August 24, 2010 | WebMemo on Homeland Security
Since the completion of the human genome project in 2003, there has been a surge of investment and discovery in both the gene sequencing and synthetic biology sectors of biotechnology. While the information contained in genome databases is not inherently dangerous, it can be used for destructive purposes. With synthesis technology becoming less expensive, more accurate, and faster every year, it is foreseeable that by 2020 malefactors will have the ability to manipulate genomes in order to engineer new bioterrorism weapons.
With every technological advancement come new national security risks. Without a clear understanding of the actual risks associated with synthetic biology, the U.S. is in danger of responding to fears with overregulation. To create regulation that fits the technology, the U.S. should fund risk assessments on the impact of synthesis and sequencing—giving policymakers a better idea of where the highest likelihood of terrorism lies. Simultaneously, and to continue leading the biotechnology revolution, the U.S. also needs to provide federal funding for synthetic biology and gene sequencing research. These steps, coupled with a strong strategy for bioterrorism that confronts issues of prevention and response/surge capacity, would allow America to reap the rewards of these emerging technologies while avoiding many of their attendant perils.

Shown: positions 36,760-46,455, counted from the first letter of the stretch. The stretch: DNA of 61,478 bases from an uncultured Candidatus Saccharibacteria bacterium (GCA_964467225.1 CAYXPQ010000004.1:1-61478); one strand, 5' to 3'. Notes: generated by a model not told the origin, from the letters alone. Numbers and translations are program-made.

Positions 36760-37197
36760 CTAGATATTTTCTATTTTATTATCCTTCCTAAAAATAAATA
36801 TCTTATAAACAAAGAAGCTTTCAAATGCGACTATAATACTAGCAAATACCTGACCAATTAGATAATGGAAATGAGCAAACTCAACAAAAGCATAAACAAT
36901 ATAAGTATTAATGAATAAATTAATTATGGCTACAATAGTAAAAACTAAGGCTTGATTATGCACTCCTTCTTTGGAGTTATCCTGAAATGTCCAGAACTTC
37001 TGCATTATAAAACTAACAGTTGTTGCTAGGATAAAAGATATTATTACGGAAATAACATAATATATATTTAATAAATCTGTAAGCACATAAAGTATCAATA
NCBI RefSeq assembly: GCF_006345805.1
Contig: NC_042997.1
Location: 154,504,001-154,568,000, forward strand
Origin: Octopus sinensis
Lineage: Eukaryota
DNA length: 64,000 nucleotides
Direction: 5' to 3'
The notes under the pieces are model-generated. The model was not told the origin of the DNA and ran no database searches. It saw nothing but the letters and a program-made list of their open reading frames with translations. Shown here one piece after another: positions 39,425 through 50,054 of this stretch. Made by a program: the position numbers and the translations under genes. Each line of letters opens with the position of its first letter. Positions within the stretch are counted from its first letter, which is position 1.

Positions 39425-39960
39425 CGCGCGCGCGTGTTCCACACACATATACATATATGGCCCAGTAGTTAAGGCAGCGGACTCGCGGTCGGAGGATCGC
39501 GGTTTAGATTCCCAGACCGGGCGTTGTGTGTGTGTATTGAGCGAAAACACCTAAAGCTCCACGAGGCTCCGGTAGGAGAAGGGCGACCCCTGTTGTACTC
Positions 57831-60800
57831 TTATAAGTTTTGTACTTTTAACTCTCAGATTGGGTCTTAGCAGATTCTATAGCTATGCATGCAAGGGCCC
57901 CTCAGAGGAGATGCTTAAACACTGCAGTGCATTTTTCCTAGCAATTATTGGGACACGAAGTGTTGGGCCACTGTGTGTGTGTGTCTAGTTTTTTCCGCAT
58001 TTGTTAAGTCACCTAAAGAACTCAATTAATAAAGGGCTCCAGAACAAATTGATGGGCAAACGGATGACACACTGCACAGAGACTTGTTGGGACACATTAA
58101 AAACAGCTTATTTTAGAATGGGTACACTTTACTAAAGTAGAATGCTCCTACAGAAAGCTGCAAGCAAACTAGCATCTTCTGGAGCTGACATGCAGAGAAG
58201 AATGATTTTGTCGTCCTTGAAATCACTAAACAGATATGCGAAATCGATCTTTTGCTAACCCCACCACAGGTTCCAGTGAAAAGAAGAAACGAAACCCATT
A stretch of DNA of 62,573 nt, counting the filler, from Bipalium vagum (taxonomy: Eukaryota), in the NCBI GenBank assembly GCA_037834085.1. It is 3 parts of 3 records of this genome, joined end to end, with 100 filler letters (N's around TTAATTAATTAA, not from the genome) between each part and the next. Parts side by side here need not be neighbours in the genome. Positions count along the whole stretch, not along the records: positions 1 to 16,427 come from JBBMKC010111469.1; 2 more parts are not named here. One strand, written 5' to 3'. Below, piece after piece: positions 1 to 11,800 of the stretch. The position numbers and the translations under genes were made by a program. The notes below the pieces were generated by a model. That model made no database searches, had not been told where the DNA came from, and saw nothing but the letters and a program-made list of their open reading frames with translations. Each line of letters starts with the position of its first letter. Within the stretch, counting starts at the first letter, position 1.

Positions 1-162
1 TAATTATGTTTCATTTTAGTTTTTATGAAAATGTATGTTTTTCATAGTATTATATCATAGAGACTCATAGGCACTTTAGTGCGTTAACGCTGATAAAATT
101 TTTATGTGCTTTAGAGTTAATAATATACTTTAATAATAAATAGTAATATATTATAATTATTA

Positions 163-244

Select Agent Classifications Are No Longer Effective
In the past, one way that government agencies combated bioterrorism was by restricting access to the pathogens themselves. For instance, the Centers for Disease Control and the Department of Agriculture have worked together to regulate the laboratory use of “select agents” (pathogens and biological agents that have the potential to pose a severe threat to public health, such as the Ebola virus). But with the advent of DNA synthesis technology, simply restricting access to the actual pathogen no longer provides the security that it once did. Since the gene sequence is a blueprint, once an organism has been sequenced it can be synthesized without using samples of existing cultures or stock DNA.
In today’s market it costs just a few thousand dollars to design a custom DNA sequence, order it from a manufacturer, and within a few weeks receive the DNA in the mail. Since select agents are currently not defined by their DNA sequences, terrorists can actually order subsets of select agent DNA and assemble them to create entire pathogens. The possibility for attack by a bioterrorism weapon containing a select agent will be greater in the future as synthesis technology continues to advance.
New Restrictions and Regulations?
Since terrorists would not be able to fabricate select agents without access to the requisite genomes, it seems at first glance that restricting access to genomic databases could ameliorate much of the problem. In actuality, the gene databases are a fundamental tool for researchers. Future advances in gene sequencing and synthesis would be severely hindered by government regulation of these databases. No other area of life science depends as much on online databases. In fact, the gene sequencing and DNA synthesis fields are so database-driven that most scientific journals require genome data to be deposited into these databases as a prerequisite for publication.